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Salvaged Cloned Embryos Could Be Rich Resource for Stem Cells

British researchers say cloned embryos that are destined to die could be a rich source of stem cells. Stem cells are master cells in the body that could be used to treat disease.

Most cloning researchers pay attention to the successes, the baby animals that are exact genetic copies of the animal that donate the cells to create them. But in a recently published paper, the authors note they are among the very few researchers to pay attention to dying embryo clones.

Scientists make clones by completely removing the contents of an egg cell and inserting the nucleus, or genetic material, of the creature they wish to copy. The donor DNA directs the growth of the egg cell. For reasons scientists do not understand, cloned embryos fail to make it about 94 percent of the time.

Researchers at Wellcome Cancer Research Institute in Cambridge worked with cloned embryos made from tadpole intestines. Senior researcher John Gurden says the tiny balls of cells began to look irregular almost from the start. These embryos will normally die within 24 hours because they are very abnormal from the start," he says.

Professor Gurden says researchers took healthy cells from the ill-fated embryos and grafted them on to normal frog embryos, much the same way that gardeners graft tree limbs. Investigators also marked the cells from the cloned embryos with a fluorescent tag so they see what would happen.

What occurred were cells from the abnormal embryos, with a little coaxing, became muscle tissue within the fabric of the growing frog embryos. Although the cloned embryo would have died, you can salvage from it not only living cells but cells that have a… substantial prospect of differentiating normally into things like muscle and skin. And also we showed they lived for a very long time, a hundred days or more, says Mr. Gurden.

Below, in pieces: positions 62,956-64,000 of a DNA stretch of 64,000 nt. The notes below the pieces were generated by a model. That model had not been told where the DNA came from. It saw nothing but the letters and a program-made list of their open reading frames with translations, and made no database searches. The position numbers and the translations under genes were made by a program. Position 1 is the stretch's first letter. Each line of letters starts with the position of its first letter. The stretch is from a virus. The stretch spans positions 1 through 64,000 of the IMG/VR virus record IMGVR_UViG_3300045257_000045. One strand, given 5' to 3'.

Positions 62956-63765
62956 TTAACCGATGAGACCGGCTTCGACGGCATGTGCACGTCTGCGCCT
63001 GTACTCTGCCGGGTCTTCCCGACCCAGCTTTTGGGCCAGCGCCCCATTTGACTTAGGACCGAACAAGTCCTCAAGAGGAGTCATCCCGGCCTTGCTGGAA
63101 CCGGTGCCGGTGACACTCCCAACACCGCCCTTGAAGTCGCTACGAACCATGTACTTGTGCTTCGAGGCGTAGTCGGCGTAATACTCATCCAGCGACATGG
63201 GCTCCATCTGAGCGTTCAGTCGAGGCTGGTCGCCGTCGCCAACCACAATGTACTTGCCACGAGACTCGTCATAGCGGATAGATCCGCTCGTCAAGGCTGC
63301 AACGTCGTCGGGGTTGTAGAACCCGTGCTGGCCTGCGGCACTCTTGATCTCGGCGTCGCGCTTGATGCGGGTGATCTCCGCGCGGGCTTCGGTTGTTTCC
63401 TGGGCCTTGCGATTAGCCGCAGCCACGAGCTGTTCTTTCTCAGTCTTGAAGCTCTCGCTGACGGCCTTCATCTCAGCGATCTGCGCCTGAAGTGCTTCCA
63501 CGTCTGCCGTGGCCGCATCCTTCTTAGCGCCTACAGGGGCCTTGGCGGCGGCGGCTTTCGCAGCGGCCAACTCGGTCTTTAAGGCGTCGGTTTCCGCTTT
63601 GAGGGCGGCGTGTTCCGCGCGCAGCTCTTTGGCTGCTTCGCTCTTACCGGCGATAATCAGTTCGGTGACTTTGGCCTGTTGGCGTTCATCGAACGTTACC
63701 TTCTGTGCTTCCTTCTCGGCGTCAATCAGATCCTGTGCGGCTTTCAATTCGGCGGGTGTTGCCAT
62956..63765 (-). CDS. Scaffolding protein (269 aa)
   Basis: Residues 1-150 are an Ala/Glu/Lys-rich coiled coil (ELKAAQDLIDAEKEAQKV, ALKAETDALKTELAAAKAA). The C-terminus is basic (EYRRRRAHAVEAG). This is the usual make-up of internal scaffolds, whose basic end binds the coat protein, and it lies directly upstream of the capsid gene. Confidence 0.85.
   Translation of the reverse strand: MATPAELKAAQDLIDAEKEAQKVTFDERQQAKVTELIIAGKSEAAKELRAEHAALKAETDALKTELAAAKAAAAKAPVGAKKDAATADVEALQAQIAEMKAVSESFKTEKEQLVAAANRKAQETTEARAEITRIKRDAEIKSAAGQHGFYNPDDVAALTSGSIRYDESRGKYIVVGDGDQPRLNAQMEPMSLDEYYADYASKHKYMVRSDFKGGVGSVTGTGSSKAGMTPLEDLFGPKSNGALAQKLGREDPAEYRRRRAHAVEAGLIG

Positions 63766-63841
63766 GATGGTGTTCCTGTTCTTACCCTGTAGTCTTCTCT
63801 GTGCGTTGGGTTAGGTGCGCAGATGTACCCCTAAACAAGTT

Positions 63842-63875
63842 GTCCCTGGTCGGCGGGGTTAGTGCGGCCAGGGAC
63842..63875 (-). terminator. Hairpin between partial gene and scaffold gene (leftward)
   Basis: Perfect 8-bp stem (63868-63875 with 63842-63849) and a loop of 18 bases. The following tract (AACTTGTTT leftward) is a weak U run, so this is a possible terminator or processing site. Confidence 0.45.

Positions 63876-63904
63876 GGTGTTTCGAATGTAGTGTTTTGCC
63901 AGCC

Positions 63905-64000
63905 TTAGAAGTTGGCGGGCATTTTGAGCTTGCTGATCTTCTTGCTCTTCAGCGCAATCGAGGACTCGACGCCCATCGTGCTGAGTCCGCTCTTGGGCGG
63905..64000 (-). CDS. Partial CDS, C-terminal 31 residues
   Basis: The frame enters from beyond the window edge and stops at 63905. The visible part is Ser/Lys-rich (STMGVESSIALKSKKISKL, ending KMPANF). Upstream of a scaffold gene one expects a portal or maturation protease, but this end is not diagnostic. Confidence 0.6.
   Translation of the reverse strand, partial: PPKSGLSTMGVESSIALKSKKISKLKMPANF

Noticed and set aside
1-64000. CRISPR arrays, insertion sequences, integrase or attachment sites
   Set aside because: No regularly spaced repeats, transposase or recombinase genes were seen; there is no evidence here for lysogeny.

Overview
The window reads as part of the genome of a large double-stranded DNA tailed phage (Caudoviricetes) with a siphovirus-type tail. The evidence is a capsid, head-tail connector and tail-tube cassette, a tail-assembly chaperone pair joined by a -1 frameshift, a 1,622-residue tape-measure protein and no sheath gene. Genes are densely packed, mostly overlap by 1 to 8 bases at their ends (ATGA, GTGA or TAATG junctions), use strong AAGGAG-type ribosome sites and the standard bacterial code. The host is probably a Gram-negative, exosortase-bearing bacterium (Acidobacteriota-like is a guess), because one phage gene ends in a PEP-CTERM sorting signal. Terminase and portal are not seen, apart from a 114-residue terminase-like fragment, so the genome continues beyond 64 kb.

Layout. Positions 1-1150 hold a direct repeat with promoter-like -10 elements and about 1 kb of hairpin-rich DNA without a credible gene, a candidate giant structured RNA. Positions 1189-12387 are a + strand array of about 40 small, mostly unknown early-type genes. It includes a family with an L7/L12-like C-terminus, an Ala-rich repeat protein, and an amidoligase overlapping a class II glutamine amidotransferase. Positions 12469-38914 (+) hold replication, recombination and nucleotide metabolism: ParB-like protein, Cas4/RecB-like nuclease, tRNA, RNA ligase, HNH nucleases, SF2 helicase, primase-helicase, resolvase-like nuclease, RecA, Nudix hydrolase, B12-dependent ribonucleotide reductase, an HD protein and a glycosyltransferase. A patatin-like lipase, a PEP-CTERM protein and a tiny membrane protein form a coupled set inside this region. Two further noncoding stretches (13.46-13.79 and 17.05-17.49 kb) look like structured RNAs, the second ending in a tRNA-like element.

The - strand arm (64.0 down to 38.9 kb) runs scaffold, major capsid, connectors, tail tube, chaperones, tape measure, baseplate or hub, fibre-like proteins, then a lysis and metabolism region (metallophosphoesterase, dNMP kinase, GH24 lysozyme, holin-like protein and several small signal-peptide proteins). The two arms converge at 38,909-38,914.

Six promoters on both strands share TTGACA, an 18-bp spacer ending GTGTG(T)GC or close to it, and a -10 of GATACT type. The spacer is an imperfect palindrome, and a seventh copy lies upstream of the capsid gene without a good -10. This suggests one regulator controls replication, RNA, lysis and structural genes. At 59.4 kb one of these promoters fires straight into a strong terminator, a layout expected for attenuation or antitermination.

Researcher John Gurden says the next step is to see whether adult skin cells which are plentiful can become other types of tissue.

Mr. Gurden would eventually like to see the technique applied to humans. If this same approach does apply to humans can be made to work with humans then it means you could take defective human embryos that could not survive and salvage cells from them, which would be very useful for research and might eventually be useful for cell replacement," he says.

Most stem cell researchers support the cloning of human embryos as a source of the highly prized cells. Researchers believe they may be able to treat or cure diseases such as diabetes and Parkinson's disease with a fresh supply of cells from human clones.

President George Bush strongly opposes the cloning of human embryos, declaring that "life is a creation, not a commodity." Mr. Bush is calling on the U.S. Senate to ban all human cloning.

But Stefan Moisyadi of the University of Hawaii's Institute for Biogenesis Research says scientists would not have to use healthy eggs for their work. "The President has said that he does not want to create a trade on human eggs," he says. "And he is afraid that people will be selling their eggs to profit so their eggs will be available to do this kind of work. But I think he is not correct on that because there are a lot of eggs that are used today, and wasted in a lot of ways, in fertility clinics where they are deemed not desirable for fertility work and they are destroyed. Those eggs could be used to produce embryonic stem cells."

Of course, so far it is only a theory that vibrant stem cells could be produced from cast off human eggs and dying cloned embryos. If nothing else, it is likely to add a new wrinkle to the heated debate on human cloning.

The paper on research to salvage dying cloned embryos and reap stem cells is published in "Proceedings of the National Academies of Science."